And I Would Walk 500 Miles… Honeymoon in Review: The Colorado Trail




Some of you may already know that we’re doing ‘his & hers’ honeymoons.  ‘His’: hike 484 miles from Denver to Durango on the Colorado Trail (CT) in six weeks.  ‘Hers’: head somewhere exotic-ish, where beds and showers are available on a daily basis.  (Thank you, Jeremy, for the suggestion that ‘hers’ involve six weeks of foot massages…)

[His honeymoon came first, because (a) this was the perfect season to go, and (b) it was within our current budget.]


The CT is a very well established and maintained (by volunteers) trail that cuts through six national forests, six wilderness areas, five major river systems, and eight of Colorado’s mountain ranges.  It is stunningly gorgeous~~dramatic peaks, dense aspen and pine forests, and wide open meadows.  We were blessed with great weather~~a few afternoon thunderstorms early in the trail, a few snow/graupel showers late in the trail, and only one genuine snowstorm.  Along the way, we met many a mountain biker, a good lot of hunters, a few other hikers, and many friendly locals.  In the towns where we stopped, we reveled in the joy of laundry, showers with soap and free motel shampoos, beds, t.v.s, and meals that did not consist of dried fruits, nuts & seeds, and were not re-hydrated.  It was bliss.

Here’s a rundown of our FANTASTIC time on the Colorado Trail:

Start: 23 August 2008, Waterton Canyon, Denver (ok, Lakewood) CO

Finish: 02 October 2008, Junction Creek, Durango CO

Total days: 42

Re-supply stops:  Bailey, Jefferson, Frisco, Buena Vista, Twin Lakes, Leadville, Monarch Pass, Creede, Silverton

Animals seen: squirrels, chipmunks, cows, mule deer, white-tailed deer, moose (one bull), elk (one dead with its hunter, followed by MANY herds), black bear (one, from a distance), coyote, pikas, marmots, vols, lizards, snake (one, dead)

Animal evidence seen, sans the animal: beaver dams, badger holes, bear scat & tracks, horse poo!

Animals we really wanted to see, but didn’t: bighorn sheep, mountain goats

We took a total of 3 zero days: Labor Day in Frisco, waiting for the post office to open; a rainy Sunday in Creede, waiting for the post office to open and tending to an important task; and a well-needed rest day on a Saturday in Silverton (one of these may not really count, as it involved a 9 mile roundtrip walk/run to retrieve a lost wedding ring (there’ll be a separate post on this adventure for details).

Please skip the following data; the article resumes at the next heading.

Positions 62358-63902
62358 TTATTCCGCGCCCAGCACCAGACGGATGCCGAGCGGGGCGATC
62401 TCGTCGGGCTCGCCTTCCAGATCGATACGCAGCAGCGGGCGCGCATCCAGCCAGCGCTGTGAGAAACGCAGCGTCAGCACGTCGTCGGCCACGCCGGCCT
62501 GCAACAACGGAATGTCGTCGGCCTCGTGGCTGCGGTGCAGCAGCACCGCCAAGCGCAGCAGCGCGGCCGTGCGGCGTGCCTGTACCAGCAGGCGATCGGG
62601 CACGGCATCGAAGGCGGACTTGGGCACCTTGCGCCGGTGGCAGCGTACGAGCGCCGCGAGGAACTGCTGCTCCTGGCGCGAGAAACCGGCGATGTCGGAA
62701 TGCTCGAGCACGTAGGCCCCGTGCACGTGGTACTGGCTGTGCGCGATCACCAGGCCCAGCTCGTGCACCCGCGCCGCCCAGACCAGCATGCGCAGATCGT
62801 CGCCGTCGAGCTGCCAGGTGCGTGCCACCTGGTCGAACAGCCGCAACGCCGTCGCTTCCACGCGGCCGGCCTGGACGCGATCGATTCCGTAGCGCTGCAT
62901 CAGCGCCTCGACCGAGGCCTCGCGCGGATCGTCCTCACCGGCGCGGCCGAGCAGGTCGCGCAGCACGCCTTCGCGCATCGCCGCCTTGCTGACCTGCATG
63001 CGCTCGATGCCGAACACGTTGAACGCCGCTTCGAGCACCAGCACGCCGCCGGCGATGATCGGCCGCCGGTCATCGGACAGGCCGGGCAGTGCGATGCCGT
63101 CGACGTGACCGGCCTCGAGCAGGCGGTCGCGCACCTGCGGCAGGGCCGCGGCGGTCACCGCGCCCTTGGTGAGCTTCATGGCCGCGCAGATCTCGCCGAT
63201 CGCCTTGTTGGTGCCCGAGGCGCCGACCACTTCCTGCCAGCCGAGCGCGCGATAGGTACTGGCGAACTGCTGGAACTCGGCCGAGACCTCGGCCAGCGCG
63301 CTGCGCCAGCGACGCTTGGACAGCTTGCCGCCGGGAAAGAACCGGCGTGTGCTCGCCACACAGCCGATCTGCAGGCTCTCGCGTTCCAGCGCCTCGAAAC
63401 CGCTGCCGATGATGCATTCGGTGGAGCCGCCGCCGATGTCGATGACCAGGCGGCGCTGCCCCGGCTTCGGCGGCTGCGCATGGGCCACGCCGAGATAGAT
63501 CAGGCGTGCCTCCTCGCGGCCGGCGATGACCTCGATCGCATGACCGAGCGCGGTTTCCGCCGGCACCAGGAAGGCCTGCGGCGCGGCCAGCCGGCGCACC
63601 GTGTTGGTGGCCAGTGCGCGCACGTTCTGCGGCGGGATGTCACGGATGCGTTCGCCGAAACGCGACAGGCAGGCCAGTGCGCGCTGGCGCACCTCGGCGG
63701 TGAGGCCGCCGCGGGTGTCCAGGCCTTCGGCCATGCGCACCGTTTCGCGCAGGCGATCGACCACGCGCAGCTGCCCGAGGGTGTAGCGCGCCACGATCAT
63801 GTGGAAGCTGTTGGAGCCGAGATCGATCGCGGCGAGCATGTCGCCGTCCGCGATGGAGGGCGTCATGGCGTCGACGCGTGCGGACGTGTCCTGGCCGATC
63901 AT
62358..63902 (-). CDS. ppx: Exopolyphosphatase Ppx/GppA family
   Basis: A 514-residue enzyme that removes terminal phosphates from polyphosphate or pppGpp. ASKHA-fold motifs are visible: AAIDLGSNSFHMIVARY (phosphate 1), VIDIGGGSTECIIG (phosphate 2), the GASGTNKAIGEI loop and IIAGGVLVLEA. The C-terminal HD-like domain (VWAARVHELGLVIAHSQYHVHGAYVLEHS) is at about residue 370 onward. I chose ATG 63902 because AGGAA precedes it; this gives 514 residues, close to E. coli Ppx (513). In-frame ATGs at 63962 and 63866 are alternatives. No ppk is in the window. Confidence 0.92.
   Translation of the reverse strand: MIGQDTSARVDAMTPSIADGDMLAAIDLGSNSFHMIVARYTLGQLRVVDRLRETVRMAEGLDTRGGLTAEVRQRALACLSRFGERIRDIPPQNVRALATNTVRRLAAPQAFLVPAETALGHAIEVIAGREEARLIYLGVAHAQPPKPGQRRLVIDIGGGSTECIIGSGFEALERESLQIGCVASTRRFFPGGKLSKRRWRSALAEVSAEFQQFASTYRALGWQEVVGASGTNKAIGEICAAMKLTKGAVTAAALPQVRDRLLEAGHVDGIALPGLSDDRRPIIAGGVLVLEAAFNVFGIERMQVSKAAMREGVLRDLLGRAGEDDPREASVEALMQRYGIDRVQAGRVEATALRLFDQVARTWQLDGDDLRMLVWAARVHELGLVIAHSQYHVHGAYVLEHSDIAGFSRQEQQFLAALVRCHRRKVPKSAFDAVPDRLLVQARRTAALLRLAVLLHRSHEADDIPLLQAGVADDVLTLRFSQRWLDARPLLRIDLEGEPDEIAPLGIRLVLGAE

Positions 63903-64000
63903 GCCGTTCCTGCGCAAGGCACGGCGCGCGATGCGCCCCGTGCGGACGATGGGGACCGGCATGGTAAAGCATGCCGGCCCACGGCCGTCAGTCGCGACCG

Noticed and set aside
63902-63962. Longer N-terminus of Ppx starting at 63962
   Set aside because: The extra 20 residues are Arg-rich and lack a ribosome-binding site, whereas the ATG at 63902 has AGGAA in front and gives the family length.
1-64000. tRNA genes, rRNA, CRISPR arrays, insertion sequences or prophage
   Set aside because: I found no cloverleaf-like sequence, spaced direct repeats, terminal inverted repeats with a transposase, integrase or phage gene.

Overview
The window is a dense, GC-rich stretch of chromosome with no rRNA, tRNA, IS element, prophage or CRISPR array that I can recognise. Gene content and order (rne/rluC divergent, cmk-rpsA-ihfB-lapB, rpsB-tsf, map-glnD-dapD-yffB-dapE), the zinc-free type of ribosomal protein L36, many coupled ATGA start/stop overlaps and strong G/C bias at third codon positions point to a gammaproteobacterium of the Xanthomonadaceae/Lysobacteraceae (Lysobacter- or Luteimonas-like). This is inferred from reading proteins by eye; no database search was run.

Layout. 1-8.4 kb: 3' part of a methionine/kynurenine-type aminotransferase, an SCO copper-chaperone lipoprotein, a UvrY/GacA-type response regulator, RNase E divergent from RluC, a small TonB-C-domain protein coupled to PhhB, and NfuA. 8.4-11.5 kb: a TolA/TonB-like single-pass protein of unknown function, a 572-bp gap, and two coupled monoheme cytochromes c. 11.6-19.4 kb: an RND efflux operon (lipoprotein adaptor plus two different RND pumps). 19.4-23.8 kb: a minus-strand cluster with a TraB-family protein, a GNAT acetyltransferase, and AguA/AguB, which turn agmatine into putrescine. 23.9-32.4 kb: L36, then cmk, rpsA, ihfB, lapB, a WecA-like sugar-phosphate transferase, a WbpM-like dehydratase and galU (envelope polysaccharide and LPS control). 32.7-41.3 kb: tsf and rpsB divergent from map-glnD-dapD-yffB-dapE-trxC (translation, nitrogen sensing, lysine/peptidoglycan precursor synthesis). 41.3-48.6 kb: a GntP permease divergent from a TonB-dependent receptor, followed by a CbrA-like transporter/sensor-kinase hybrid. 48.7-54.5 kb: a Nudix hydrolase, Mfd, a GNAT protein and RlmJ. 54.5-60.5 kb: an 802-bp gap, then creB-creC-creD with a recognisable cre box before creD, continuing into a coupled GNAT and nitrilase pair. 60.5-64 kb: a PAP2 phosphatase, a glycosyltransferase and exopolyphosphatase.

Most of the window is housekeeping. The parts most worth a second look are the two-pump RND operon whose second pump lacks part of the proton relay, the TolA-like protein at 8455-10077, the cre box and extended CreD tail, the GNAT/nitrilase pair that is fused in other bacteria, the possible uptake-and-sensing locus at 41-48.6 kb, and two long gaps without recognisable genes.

At the beginning of the trip, we were hiking around an average of about 10-12 miles a day, usually ending in the early afternoon because of the threat/presence of thunderstorms.  Towards the end, we rocked out about 14-16 miles a day.  Our biggest day was 19.5 miles, very eager to get into town for burgers and ribs.

(We owe our mileage to very comfortable shoes for both of us: New Balance sneaks for M, Saucony sneaks for C.  Blister-free for nearly the whole trail!  *One blister each after the snow day, probably due to wet/frozen/thawed socks and shoes.*)

We were very thankful for two occasions of ‘trail magic’: a soda cache on what might’ve been a long dry stretch, and a beer and water cache on what was indeed a very long dry stretch.  The community around thru-hiking is just incredible.  These two caches were provided by veterans of long trails, and were a truly welcome sight.

There are few honeymoons where you come out in better shape than you went in.  This was one of them.

Probably, there are few honeymoons where you regularly go to be around 8pm.  This was one of them.  (9pm is ‘hiker midnight.’  One night, C was in bed by 7pm…)

There are also very few honeymoons wherein you stink so bad you can hardly stand to be around yourself, let alone your new husband/wife.  This was one of them.

Regardless, we had the best time.  Isn’t that what honeymoons are all about?


~ by ... on 15 October 2008.

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